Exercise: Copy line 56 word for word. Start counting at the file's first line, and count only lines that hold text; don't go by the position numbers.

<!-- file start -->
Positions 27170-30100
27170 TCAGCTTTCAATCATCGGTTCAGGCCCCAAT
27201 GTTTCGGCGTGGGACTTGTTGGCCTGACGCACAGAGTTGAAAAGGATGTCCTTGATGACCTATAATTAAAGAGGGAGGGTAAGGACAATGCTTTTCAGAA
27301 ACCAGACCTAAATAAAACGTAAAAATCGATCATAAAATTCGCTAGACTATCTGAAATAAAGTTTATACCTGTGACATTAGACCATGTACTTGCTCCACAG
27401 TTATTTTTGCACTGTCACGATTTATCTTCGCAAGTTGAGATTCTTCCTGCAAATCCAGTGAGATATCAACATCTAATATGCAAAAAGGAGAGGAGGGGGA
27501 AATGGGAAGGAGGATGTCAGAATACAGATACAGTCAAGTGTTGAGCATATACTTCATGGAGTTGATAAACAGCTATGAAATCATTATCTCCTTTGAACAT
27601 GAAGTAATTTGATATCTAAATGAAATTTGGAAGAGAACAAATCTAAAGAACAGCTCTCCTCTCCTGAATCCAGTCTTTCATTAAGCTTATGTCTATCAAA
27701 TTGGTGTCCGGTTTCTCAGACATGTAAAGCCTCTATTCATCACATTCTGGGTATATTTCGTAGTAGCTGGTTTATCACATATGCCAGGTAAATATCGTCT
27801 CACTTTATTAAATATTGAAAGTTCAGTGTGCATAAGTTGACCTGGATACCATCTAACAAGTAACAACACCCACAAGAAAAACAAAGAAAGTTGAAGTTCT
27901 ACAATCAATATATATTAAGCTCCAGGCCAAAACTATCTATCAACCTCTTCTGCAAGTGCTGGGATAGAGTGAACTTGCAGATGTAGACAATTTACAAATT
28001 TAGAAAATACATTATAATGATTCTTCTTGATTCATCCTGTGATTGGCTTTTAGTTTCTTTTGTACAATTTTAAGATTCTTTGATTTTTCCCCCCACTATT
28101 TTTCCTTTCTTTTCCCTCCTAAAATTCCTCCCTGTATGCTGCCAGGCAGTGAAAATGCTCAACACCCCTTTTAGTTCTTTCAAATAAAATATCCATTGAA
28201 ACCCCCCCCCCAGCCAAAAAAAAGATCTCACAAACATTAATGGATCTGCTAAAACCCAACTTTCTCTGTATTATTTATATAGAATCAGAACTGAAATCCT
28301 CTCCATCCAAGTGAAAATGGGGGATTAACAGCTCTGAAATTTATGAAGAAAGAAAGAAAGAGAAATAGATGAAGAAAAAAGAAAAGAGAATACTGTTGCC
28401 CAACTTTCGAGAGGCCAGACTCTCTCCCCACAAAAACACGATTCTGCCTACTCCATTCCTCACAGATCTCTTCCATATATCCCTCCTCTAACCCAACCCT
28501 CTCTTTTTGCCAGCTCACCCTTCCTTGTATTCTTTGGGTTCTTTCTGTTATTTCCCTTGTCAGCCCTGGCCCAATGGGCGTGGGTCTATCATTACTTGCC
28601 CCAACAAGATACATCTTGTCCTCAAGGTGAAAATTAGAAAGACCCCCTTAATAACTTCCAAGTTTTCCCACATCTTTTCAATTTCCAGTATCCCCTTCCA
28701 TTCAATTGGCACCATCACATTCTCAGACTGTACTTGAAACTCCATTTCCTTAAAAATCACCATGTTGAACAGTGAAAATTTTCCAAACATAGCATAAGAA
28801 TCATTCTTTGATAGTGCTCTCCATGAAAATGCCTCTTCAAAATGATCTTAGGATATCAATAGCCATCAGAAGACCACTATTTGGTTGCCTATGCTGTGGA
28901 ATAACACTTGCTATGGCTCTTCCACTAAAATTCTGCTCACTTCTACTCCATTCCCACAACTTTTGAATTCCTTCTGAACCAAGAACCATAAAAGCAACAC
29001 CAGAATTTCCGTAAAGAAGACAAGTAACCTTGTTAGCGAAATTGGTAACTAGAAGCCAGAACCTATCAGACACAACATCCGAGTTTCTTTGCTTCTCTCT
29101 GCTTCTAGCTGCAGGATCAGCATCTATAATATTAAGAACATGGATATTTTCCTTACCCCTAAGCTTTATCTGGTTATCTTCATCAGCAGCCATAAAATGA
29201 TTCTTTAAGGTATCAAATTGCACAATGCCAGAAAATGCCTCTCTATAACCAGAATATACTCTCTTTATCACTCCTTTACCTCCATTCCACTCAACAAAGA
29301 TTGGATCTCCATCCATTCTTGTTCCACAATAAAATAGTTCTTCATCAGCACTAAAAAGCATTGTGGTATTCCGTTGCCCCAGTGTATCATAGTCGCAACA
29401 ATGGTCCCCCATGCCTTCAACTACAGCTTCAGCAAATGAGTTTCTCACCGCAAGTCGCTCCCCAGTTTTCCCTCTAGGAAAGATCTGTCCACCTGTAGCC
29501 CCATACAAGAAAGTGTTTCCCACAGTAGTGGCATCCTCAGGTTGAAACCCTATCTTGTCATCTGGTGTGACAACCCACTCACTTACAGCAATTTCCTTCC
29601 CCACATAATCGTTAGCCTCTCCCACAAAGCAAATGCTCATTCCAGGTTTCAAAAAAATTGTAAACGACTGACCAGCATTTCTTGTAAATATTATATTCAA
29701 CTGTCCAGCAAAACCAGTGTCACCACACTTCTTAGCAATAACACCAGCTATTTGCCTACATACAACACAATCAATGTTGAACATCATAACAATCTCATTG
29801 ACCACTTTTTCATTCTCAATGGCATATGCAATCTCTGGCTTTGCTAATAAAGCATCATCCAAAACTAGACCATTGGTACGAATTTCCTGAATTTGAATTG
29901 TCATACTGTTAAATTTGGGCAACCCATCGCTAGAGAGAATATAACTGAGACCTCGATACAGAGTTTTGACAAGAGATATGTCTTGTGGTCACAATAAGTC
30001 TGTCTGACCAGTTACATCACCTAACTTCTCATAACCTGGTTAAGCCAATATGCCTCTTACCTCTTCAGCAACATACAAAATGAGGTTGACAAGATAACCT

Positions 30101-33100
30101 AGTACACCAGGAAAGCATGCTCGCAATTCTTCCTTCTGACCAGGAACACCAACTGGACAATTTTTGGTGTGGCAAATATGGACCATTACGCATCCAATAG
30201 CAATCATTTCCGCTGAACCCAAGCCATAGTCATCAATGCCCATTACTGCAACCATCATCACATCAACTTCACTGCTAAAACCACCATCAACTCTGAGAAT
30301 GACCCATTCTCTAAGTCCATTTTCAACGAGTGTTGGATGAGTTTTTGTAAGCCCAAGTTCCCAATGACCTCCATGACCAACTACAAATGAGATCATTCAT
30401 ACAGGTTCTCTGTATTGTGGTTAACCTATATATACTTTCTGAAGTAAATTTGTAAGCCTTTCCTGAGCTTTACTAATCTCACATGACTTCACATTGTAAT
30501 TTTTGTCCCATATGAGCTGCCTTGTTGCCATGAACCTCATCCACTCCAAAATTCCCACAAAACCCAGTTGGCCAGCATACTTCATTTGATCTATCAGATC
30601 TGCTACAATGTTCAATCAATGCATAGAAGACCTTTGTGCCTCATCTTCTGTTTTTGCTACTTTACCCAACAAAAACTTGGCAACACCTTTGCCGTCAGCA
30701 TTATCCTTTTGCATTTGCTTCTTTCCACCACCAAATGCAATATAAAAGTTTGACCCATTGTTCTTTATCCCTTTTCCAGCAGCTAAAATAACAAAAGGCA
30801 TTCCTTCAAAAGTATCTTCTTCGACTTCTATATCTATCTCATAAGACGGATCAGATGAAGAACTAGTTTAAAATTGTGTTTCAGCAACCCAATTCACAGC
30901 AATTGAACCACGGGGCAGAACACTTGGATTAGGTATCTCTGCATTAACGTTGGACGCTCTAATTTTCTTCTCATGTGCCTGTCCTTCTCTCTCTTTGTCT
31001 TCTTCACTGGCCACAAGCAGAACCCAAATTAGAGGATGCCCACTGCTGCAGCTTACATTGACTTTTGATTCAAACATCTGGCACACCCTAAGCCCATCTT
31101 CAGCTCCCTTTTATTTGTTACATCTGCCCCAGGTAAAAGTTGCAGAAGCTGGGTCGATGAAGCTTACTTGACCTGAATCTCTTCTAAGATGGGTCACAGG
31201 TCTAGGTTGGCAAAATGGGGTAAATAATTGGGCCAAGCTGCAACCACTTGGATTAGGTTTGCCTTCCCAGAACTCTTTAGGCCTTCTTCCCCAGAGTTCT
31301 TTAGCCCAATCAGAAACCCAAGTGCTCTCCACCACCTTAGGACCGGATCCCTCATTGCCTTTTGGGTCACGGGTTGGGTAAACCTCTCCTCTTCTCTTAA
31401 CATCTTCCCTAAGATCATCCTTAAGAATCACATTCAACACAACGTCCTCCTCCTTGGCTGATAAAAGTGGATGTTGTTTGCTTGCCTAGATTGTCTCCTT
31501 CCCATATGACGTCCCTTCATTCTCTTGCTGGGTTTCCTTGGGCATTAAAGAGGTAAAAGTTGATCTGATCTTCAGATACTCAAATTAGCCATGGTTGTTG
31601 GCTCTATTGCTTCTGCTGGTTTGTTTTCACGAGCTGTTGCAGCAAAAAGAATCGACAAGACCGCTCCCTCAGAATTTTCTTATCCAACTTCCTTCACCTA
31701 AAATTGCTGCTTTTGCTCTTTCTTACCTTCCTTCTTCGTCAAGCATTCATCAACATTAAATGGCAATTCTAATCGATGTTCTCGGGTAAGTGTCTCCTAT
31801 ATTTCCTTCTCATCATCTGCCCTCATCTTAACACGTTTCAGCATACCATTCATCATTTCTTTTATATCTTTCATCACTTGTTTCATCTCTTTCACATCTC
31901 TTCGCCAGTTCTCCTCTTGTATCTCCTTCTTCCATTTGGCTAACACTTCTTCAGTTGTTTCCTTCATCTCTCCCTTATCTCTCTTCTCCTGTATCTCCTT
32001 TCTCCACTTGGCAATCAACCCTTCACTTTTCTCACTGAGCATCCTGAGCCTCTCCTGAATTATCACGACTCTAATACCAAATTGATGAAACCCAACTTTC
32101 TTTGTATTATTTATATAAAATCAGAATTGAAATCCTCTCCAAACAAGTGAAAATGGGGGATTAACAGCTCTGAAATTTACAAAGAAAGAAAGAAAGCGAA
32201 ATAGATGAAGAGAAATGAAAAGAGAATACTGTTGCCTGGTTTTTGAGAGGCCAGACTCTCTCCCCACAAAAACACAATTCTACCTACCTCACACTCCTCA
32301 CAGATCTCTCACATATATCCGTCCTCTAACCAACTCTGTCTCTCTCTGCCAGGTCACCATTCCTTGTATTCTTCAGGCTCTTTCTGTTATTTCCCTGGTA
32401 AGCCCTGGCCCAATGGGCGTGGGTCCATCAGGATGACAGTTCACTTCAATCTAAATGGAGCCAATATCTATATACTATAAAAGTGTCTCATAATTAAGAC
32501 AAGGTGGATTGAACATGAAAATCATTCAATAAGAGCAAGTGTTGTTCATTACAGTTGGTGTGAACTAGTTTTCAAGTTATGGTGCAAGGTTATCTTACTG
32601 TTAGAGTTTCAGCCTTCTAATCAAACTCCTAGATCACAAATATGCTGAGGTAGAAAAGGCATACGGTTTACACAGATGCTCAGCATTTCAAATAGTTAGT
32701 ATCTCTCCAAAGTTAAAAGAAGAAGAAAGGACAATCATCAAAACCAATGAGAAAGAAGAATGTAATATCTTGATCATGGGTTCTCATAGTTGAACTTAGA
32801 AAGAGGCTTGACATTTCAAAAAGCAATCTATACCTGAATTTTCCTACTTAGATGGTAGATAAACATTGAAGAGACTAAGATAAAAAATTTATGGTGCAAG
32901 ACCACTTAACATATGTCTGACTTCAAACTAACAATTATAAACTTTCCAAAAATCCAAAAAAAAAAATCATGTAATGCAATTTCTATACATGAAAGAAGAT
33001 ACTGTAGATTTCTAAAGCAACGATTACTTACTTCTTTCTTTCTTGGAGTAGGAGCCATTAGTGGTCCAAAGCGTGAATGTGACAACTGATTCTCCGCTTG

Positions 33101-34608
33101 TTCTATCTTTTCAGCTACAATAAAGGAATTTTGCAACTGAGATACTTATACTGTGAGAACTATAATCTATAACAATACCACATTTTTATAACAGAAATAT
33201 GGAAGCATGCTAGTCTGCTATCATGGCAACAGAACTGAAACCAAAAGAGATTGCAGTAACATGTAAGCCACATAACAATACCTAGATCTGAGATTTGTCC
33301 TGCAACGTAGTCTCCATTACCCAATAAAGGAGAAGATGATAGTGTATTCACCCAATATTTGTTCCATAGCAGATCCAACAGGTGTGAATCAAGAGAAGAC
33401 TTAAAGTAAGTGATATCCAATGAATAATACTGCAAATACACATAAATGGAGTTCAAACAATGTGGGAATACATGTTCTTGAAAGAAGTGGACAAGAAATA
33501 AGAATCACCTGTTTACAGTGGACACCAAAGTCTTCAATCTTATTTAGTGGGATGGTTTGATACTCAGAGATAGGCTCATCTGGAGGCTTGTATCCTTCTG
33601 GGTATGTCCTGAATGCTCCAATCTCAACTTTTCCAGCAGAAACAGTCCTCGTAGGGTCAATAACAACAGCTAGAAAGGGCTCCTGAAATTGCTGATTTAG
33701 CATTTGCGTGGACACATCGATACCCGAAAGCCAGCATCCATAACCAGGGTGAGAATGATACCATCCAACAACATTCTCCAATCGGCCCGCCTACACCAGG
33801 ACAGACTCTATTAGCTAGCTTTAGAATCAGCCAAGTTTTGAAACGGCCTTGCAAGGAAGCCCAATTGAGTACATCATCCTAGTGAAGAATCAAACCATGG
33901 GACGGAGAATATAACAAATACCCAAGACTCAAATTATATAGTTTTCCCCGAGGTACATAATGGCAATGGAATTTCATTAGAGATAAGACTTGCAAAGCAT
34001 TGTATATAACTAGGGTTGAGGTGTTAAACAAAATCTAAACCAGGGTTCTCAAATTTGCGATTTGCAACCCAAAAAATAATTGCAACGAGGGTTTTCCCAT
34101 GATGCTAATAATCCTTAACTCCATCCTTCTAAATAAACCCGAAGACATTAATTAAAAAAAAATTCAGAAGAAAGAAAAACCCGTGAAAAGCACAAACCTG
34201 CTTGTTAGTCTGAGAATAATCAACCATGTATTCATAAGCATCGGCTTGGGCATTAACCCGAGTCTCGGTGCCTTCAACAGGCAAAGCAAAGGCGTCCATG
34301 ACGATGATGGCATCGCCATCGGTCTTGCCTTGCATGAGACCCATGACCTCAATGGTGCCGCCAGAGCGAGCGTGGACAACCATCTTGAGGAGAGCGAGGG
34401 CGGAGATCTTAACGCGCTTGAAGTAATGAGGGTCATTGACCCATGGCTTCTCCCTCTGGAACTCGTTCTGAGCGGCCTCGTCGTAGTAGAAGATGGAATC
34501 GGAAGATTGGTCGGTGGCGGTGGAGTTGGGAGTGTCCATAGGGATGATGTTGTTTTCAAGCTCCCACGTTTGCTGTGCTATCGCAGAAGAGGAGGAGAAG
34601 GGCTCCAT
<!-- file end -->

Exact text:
32401 AGCCCTGGCCCAATGGGCGTGGGTCCATCAGGATGACAGTTCACTTCAATCTAAATGGAGCCAATATCTATATACTATAAAAGTGTCTCATAATTAAGAC